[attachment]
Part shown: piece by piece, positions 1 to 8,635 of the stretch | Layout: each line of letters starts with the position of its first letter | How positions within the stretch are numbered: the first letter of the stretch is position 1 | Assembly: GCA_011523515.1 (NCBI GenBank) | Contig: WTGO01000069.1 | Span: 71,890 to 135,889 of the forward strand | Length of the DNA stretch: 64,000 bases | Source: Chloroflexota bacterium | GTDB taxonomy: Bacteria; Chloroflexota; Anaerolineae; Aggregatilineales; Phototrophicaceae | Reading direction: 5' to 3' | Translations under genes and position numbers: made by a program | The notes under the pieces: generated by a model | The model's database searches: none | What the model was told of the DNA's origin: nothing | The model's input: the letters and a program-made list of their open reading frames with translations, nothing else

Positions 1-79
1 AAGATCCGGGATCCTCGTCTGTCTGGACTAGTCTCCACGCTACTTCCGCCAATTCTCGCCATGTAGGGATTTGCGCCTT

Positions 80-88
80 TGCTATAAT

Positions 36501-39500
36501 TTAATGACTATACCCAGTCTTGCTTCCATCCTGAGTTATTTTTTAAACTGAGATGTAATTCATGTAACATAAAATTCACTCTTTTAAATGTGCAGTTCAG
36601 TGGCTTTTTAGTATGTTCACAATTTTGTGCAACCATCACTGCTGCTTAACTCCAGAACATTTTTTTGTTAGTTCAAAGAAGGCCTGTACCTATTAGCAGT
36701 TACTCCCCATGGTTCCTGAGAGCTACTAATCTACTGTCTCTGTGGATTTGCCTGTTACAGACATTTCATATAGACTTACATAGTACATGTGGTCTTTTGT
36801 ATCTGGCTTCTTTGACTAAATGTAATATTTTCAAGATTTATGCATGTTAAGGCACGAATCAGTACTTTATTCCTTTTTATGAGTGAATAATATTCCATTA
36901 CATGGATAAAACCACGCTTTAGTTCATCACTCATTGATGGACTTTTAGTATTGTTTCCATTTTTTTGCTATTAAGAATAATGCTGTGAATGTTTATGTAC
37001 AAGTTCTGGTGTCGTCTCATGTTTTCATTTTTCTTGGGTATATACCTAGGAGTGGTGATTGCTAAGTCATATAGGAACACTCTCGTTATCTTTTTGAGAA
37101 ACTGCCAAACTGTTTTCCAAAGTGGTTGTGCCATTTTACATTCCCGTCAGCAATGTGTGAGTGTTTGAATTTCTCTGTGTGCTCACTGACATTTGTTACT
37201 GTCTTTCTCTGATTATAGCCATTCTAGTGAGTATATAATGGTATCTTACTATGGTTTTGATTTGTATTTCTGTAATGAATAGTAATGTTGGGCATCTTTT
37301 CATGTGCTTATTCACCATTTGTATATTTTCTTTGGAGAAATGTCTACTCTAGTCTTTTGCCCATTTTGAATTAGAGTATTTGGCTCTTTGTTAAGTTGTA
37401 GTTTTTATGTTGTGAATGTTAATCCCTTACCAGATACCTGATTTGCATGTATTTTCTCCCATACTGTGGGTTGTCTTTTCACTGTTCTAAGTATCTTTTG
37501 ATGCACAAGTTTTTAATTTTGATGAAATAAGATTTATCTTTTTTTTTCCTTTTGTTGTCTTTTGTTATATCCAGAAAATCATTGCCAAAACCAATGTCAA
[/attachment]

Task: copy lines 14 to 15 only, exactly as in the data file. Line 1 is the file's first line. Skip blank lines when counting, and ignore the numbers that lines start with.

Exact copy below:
37201 GTCTTTCTCTGATTATAGCCATTCTAGTGAGTATATAATGGTATCTTACTATGGTTTTGATTTGTATTTCTGTAATGAATAGTAATGTTGGGCATCTTTT
37301 CATGTGCTTATTCACCATTTGTATATTTTCTTTGGAGAAATGTCTACTCTAGTCTTTTGCCCATTTTGAATTAGAGTATTTGGCTCTTTGTTAAGTTGTA